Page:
As concern over the killings of gay Iraqis grew in 2006 and 2007, the US Department of State appears to have done little more than develop media talking points and squabble over who at that agency should handle press interviews.
“[I]t is outrageous to see that by walking away from their responsibility to further investigate, document, and then ultimately discuss the human rights abuses with the Iraqi government, the US government missed a great opportunity to prevent the mass-scale attacks against LGBT community, which happened earlier this year in Iraq,” wrote Hossein Alizadeh, regional coordinator for Middle East and North Africa at the International Gay & Lesbian Human Rights Commission (IGLHRC), in an email.
Writing in Gay City News, Doug Ireland first broke the story in March of 2006 that Iraqi gays were being killed by death squads. Ireland and other gay press outlets continued covering the story in 2006 and into 2007, with the mainstream press offering occasional stories. The killings and the gay press reports on them have continued into 2009.
In September 2007 –– nearly two years ago –– Gay City News sent a Freedom of Information request to the State Department that sought all records “that relate to or identify homicides, assaults, or other violent acts committed against homosexual persons in Iraq.”
On May 26 of this year, the department responded, releasing two documents, totaling nine pages, that represent all the records that agency compiled from March 1, 2003, roughly the start of the Iraq War, through the date of the records request. No documents were withheld and only a small portion of the released documents was blacked out.
Two pages consist of a letter, dated March of 2007, from Senator Johnny Isakson, a Georgia Republican, to the department that forwarded an email from a constituent who was concerned about the killings.
The other seven pages are mostly internal emails –– three pages are a 2006 Washington Blade story on the killings –– with one from September 2006 and the rest from 2007.
The earliest State Department email was from a Larilyn Reffet, a staffer based in Baghdad, to other staff. Reffet noted that she had reached out to gay groups and received one initial response, but nothing more. It was not clear from her email if just Iraqi gay groups did not respond, or gay groups outside of Iraq also ignored her.
Contained in her email is the text of a 2006 letter that was sent to Paula Ettelbrick, then IGLHRC’s executive director, in response to a letter about the killings that Ettelbrick sent to the department. The department appeared to rebuff Ettelbrick in that letter.
“Our Embassy in Baghdad is interested in further dialogue on this issue with NGOs in Iraq,” wrote Victor Hurtado, a department staffer.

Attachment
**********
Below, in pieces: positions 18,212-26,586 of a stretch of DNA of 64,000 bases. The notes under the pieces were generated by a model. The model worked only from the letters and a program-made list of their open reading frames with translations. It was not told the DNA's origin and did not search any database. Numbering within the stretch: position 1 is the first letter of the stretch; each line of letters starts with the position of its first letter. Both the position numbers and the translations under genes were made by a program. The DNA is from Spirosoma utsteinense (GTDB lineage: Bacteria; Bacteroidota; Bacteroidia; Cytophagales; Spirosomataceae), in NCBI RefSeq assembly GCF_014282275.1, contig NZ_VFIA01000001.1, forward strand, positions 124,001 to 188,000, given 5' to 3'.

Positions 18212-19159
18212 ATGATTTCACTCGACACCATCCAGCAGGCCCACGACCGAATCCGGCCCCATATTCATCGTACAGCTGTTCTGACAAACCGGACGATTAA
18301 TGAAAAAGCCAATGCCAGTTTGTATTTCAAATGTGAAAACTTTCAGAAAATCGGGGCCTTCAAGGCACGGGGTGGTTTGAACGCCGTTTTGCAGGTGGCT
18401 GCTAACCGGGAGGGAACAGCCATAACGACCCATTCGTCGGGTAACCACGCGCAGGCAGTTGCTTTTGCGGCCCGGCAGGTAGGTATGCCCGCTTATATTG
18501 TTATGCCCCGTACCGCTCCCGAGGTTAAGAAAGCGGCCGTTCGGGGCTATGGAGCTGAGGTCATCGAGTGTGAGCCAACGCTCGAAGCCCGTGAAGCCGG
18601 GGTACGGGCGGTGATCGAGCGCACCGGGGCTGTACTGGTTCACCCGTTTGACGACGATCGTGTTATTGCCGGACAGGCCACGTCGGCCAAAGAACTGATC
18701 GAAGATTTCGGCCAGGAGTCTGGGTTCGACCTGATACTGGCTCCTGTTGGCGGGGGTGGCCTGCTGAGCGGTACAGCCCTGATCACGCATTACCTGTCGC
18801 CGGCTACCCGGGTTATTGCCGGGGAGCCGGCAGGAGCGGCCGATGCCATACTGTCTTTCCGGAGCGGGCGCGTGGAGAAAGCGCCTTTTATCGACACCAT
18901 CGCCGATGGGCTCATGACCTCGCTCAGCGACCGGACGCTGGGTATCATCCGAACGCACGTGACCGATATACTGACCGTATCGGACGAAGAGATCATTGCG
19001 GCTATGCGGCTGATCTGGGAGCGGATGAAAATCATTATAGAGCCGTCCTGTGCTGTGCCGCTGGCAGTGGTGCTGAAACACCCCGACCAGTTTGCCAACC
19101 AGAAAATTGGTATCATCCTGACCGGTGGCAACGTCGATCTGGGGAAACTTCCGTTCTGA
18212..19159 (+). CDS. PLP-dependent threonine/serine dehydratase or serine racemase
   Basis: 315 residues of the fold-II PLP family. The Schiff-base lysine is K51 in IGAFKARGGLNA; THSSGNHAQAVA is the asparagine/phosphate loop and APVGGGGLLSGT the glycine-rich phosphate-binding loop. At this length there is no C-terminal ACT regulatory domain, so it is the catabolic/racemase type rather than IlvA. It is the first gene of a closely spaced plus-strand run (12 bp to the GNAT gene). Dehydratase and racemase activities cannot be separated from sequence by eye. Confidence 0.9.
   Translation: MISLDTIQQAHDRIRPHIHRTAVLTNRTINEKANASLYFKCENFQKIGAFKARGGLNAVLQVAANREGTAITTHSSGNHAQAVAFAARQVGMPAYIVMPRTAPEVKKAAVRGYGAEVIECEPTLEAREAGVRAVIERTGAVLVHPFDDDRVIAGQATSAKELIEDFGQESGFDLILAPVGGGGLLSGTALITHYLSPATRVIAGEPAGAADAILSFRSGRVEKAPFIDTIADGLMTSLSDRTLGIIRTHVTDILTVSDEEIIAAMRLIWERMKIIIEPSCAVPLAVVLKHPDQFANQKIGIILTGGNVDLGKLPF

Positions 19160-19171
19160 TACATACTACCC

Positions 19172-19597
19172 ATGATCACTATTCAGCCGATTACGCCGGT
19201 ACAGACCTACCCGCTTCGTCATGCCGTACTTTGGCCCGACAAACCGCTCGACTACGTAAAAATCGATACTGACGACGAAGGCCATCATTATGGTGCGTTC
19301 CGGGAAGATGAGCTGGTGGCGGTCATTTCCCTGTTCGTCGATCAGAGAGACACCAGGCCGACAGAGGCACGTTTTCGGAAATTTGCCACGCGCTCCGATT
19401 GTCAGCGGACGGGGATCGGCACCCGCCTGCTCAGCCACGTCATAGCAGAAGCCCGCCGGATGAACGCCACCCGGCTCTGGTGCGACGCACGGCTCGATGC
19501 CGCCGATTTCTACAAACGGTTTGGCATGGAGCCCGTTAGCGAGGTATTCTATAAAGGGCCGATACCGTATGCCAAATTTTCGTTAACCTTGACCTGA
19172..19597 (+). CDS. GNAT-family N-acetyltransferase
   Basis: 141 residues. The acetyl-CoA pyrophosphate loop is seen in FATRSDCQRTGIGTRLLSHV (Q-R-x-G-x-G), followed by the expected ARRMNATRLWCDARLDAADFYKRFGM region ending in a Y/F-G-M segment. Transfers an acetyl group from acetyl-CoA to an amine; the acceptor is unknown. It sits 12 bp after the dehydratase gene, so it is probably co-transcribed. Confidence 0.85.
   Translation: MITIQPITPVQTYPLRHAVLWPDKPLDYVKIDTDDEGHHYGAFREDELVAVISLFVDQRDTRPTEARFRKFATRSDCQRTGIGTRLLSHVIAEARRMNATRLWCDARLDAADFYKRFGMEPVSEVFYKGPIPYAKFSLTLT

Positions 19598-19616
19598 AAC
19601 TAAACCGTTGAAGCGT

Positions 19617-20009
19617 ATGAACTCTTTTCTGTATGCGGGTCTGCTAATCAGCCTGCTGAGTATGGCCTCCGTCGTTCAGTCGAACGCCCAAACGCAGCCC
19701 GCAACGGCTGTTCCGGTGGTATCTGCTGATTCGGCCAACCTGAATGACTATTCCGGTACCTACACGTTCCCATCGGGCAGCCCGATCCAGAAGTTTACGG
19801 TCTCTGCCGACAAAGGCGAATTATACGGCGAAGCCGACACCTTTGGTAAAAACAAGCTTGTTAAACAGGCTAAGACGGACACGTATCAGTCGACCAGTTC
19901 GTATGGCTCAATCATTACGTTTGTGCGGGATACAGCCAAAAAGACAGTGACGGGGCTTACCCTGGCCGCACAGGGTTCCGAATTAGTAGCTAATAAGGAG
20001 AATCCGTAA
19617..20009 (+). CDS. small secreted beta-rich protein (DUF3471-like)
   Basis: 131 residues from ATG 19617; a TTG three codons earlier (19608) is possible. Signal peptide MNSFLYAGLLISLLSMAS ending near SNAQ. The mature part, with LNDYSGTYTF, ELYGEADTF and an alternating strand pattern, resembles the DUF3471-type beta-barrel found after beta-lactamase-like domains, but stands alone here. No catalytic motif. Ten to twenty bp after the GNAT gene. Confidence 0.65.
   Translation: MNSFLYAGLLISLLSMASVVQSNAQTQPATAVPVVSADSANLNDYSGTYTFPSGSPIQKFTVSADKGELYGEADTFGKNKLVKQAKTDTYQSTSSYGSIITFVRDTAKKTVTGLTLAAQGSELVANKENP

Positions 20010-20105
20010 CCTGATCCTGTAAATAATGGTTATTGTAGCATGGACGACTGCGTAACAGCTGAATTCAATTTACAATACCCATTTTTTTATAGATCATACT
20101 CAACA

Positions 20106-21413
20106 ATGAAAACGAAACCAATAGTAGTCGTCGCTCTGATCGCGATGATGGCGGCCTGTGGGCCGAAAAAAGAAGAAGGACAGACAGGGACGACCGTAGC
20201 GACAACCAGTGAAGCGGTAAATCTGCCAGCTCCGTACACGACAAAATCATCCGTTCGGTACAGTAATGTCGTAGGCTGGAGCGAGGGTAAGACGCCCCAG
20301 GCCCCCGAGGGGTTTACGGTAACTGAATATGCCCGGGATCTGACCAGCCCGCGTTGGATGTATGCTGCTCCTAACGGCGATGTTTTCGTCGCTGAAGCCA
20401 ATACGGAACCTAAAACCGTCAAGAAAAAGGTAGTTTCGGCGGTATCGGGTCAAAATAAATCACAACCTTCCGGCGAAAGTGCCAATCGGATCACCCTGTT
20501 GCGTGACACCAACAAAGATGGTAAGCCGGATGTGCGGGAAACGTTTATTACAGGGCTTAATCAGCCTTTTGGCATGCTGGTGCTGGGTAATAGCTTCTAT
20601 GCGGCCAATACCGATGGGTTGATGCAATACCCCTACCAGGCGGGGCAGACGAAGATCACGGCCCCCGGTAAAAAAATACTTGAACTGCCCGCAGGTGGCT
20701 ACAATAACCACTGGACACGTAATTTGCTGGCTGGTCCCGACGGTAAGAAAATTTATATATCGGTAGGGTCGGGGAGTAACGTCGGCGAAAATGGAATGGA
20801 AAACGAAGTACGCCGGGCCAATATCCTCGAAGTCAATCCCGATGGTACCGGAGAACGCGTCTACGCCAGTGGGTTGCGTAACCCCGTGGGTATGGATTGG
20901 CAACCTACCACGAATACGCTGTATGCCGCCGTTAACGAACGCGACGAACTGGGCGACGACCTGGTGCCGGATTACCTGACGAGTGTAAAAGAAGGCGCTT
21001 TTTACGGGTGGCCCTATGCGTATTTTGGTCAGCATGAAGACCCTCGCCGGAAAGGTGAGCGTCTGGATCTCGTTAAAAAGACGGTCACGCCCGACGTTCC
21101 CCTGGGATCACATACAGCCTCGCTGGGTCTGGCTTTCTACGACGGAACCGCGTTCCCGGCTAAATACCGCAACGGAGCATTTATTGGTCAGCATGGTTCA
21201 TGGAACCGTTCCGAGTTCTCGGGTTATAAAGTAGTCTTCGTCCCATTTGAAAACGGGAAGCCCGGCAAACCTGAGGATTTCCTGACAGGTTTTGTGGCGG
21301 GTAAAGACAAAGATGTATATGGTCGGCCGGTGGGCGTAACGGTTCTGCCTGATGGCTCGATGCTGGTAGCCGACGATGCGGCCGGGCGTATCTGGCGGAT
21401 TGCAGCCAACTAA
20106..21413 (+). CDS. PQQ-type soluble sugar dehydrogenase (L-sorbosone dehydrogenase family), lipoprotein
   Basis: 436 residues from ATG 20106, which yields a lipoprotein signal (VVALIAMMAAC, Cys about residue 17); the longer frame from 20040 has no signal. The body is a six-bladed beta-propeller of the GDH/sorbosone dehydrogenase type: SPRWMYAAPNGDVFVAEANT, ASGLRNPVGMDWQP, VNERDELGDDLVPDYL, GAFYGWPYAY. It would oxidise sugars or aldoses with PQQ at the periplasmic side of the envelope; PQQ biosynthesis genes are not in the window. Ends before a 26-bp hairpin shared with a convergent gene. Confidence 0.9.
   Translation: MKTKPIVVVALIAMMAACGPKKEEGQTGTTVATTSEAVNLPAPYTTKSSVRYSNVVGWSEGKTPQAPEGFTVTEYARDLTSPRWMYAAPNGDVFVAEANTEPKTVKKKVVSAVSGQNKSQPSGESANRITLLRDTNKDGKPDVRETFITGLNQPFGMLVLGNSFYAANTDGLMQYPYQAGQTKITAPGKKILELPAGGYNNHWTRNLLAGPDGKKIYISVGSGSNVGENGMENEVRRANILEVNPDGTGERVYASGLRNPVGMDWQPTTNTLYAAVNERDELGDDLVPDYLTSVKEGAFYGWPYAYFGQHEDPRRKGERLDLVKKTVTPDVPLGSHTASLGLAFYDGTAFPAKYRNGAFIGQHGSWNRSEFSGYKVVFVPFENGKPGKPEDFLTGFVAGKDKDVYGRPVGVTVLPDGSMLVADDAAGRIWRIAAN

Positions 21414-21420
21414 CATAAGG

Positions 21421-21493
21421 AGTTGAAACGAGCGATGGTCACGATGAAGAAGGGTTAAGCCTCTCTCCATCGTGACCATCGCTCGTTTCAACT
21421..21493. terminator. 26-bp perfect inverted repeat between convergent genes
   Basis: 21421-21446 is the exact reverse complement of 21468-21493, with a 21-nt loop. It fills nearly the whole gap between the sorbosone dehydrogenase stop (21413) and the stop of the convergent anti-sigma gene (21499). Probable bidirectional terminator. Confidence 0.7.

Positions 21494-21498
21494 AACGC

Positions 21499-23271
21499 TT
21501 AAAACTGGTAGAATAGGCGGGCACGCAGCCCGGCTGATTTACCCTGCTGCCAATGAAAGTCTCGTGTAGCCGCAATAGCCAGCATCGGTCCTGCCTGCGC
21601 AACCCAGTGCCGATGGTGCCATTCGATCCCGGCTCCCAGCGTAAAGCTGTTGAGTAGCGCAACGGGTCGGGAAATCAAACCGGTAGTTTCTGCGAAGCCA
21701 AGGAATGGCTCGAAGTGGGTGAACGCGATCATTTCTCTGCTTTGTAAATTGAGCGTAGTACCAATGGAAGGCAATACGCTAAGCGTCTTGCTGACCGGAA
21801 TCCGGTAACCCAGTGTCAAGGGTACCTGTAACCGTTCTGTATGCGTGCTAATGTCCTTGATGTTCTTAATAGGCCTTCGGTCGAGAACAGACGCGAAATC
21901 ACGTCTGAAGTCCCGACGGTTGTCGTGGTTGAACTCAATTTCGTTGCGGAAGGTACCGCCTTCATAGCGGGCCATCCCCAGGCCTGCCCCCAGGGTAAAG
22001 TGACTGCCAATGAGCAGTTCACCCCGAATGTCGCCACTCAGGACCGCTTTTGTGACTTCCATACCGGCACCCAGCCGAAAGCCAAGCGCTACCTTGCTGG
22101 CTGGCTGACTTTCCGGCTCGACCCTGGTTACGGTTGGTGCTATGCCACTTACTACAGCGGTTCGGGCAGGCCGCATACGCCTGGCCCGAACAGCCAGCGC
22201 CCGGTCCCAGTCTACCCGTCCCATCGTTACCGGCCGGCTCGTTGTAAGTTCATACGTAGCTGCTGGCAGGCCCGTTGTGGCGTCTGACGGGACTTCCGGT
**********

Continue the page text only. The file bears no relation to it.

“NGOs in Iraq,” or non-governmental organizations, may be diplomat-speak for saying the department has no interest in talking to IGLHRC or other groups outside of Iraq.
Other emails show department staffers were concerned about mainstream press coverage and developed some talking points to respond to reporters. They noted when the department was not mentioned in such stories.
When Deb Price, a Detroit News columnist and an out lesbian, sought comment on the issue, staff had a minor tiff via email over who would talk to her.
Michael Petrelis, a longtime gay and AIDS and persistent critic of gay groups, faulted the State Department and gay groups.
“I am saying as an activist, IGLHRC had a responsibility to write back to Hurtado and say you should widen the circle of people you are willing to talk to,” he said. “They should have gone public with this. I don’t see the State Department alone as the problem. I see the NGOs in the US not engaging the gay public on these matters.”
Working with the Rainbow World Fund, a San Francisco-based relief agency, Petrelis and other activists recently raised $7,500 for gay Iraqi refugees. They will hold another fundraiser on June 19.
There is no evidence in the documents that the department ever discussed the killings with the Iraqi government. Alizadeh wrote that the documents showed the Bush administration stance –– “only making occasional vague comments about the high-level violence in that country (as an excuse not to pursue the issue further) when pressured by the media or NGOs (like IGLHRC).”
He added, “I hope President Obama’s State Department will not abandon Iraqi gay and lesbians. There is a lot we can do to prevent further violence against this most vulnerable group.”
At a June 10 press briefing this year, a State Department spokesperson said, “In general, we absolutely condemn acts of violence and human rights violations committed against individuals in Iraq because of their sexual orientation or gender identity. This is an issue that we’ve been following very closely since we have been made aware of these allegations and we are aware of the allegations... This US Embassy in Baghdad has raised and will continue to raise the issue with senior officials from the government of Iraq and have urged them to respond appropriately to all credible reports of violence against gay and lesbian Iraqis.”
Human Rights Watch and Amnesty International did not respond to requests for comment.
Gay City News sent to same records request to the Defense Department, which said it had no records, and the Defense Intelligence Agency, which has not completed its response.